Law Office Study Apprenticeship Programs: How Kim Kardashian Hopes to Become An Attorney

Photo Credit: Dave McNary, Alice Marie Johnson, Former Inmate Kim Kardashian Helped Pardon, Sets Movie, TV Deal, Variety (Feb. 6, 2019, 10:59 AM), https://variety.com/2019/film/news/alice-marie-johnson-kim-kardashian-movie-deal-1203130201/.
Kim Kardashian West with Alice Johnson, Former Inmate

By: Jean Talbott

Senior Associate Editor, American Journal of Trial Advocacy

Introduction

          Kim Kardashian has made media headlines yet again announcing her plans to become a lawyer.[1] Kardashian plans on accomplishing this goal through “reading the law,” which prior to 1870 was the only option for aspiring lawyers.[2] Kardashian attended Pierce College, where she completed 75 credit hours but did not finish college.[3] “Reading the law” is an alternative in some states for people who want to be lawyers but do not want to attend law school. This alternative involves a four-year apprenticeship that enables students to learn the law with the help of a licensed attorney.[4] Following this apprenticeship, students can take the bar exam.[5] Last year, Kardashian registered with the California State Bar and is participating in the state’s “reading the law” exception.[6] Kardashian’s curriculum includes the following: sitting in at a practicing attorney’s office for 18 hours per week for 4 consecutive years; passing the first-year law students’ examination; a positive, moral character determination; passing the Multi-State Professional Responsibility Examination; and passing the California Bar exam.[7] The first-year law students’ examination covers only three areas of the law: criminal law, contracts law, and tort law.[8] As she completes her first year of studies, Kardashian is preparing for a “baby bar,” which she refers to as a miniature version of the bar that is required for “reading the law.”[9] Prior to the growth of law schools around the United States, it was commonplace for aspiring attorneys to obtain their licenses through “reading the law.”[10] The American Bar Association, formed in 1878, began urging states to require completion of post-graduate studies prior to admitting students to the Bar.[11] Today, only a handful of states allow students this alternative, while other states have limited “reading the law” by coupling the apprenticeship with some classes.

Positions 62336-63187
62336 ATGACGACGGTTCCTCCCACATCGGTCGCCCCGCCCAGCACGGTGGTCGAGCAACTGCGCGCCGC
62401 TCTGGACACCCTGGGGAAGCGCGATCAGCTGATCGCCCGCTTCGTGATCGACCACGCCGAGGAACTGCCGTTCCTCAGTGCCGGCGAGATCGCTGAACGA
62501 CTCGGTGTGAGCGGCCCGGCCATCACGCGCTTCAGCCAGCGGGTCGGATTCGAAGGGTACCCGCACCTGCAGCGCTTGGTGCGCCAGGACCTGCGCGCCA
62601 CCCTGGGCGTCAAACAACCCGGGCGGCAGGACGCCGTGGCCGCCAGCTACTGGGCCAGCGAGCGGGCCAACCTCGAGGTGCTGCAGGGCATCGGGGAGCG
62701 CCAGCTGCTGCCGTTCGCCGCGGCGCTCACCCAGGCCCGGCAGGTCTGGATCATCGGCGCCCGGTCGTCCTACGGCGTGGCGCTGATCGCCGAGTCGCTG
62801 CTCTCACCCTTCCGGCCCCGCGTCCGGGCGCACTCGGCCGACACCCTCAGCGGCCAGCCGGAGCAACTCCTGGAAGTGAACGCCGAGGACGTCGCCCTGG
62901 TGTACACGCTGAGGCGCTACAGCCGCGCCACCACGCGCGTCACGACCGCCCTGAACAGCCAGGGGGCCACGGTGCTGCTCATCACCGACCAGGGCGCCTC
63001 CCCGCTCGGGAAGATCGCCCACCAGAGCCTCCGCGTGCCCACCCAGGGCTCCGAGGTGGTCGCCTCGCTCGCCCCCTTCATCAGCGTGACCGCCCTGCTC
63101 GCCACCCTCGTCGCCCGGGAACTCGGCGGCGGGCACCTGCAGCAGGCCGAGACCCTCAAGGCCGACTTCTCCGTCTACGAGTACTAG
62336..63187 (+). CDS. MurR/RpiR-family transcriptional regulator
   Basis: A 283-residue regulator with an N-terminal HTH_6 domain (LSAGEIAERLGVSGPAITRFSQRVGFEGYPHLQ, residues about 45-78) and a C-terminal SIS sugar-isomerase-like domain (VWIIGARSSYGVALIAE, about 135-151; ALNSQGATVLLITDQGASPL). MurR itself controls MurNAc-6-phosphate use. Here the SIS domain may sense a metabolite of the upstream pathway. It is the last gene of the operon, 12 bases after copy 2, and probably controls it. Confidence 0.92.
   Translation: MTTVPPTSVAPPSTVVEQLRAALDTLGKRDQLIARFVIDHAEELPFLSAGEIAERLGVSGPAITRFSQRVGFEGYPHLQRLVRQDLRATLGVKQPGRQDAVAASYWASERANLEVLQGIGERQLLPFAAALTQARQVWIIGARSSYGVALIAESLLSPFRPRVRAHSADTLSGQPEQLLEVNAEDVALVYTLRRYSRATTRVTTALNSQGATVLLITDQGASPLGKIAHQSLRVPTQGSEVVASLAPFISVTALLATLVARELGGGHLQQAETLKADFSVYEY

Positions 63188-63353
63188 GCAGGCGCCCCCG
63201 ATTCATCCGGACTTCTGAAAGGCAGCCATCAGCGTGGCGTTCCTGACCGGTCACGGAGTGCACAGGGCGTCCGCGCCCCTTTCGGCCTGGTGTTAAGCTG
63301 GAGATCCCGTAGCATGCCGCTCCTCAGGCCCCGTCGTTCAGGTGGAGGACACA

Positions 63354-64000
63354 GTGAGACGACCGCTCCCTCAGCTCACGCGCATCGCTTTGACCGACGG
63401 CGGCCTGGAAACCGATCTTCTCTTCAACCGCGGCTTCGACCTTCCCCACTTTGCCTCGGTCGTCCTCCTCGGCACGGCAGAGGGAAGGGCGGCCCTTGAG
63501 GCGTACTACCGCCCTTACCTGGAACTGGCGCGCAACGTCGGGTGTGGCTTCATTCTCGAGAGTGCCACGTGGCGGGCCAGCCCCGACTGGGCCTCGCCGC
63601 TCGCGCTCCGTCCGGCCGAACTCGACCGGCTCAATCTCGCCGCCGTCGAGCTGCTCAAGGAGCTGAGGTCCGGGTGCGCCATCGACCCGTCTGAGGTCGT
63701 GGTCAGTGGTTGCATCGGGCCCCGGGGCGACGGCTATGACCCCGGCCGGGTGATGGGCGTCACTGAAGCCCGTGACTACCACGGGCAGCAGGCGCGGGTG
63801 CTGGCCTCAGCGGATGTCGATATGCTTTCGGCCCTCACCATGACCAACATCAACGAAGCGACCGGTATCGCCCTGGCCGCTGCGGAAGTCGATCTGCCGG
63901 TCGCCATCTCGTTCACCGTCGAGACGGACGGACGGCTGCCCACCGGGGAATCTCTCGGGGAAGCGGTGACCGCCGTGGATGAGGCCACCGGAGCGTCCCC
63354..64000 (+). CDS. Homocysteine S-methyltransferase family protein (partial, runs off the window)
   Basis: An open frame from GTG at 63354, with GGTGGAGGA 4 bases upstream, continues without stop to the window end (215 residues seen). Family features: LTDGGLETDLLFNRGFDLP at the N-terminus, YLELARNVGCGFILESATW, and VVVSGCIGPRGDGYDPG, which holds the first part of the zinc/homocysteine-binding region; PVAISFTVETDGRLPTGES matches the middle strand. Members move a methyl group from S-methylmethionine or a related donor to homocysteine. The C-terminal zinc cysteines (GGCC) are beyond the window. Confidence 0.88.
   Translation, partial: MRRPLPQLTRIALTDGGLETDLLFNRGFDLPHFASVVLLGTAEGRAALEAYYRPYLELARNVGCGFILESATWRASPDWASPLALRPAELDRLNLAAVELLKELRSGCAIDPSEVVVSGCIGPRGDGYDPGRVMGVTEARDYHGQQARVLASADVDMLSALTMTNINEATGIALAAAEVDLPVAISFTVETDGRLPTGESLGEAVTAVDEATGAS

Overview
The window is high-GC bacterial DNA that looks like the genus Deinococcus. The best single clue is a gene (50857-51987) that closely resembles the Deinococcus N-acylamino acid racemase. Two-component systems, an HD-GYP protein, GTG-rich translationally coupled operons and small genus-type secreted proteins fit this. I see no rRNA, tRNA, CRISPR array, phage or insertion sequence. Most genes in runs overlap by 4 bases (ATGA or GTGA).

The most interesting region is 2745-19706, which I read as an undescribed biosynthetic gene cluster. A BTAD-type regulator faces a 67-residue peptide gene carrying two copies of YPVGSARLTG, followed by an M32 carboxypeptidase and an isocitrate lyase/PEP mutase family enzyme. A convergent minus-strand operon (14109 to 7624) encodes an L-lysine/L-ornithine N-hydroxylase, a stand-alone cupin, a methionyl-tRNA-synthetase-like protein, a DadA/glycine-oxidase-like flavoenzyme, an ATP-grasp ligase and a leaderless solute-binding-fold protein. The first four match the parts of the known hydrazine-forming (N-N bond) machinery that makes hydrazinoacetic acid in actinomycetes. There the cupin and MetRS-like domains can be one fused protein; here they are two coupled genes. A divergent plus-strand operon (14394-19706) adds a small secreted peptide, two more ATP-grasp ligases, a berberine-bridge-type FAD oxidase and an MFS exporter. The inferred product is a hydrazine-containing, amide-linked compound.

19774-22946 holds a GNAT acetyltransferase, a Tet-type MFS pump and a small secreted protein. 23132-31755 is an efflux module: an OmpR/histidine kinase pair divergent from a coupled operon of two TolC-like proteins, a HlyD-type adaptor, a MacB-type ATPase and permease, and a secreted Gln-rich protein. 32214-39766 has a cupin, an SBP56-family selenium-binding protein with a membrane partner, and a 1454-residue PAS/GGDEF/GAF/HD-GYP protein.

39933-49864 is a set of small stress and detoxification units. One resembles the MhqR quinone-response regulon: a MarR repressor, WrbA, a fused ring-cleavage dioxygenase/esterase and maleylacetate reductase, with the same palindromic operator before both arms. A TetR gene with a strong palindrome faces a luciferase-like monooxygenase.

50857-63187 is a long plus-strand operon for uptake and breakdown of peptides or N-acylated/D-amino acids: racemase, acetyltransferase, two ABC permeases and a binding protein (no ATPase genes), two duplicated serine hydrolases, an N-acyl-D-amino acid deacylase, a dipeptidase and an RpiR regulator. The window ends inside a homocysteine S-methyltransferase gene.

History of Reading the Law

          Today, law school is the most common way for aspiring attorneys to obtain their law licenses. However, this has not always been the case. The history of “reading the law” in the United States started in the Colonial Era.[12] Most legal professionals during that time obtained their training in England, where they studied in an apprenticeship system referred to as the “Inns of Court.”[13] Similar systems developed in the United States.[14] A number of influential and widely known individuals became attorneys through apprenticeship programs.[15] The most prominent of them being Abraham Lincoln, John Adams, Thomas Jefferson, and Chief Justice of the United States Supreme Court Justice John Marshall.[16] Abraham Lincoln is often cited as being an avid supporter of the apprenticeship program, stating in a letter “[i]f you wish to be a lawyer, attach no consequence to the place you are in, or the person you are with; but get books, sit down anywhere, and go to reading for yourself.”[17]

Reading the Law Today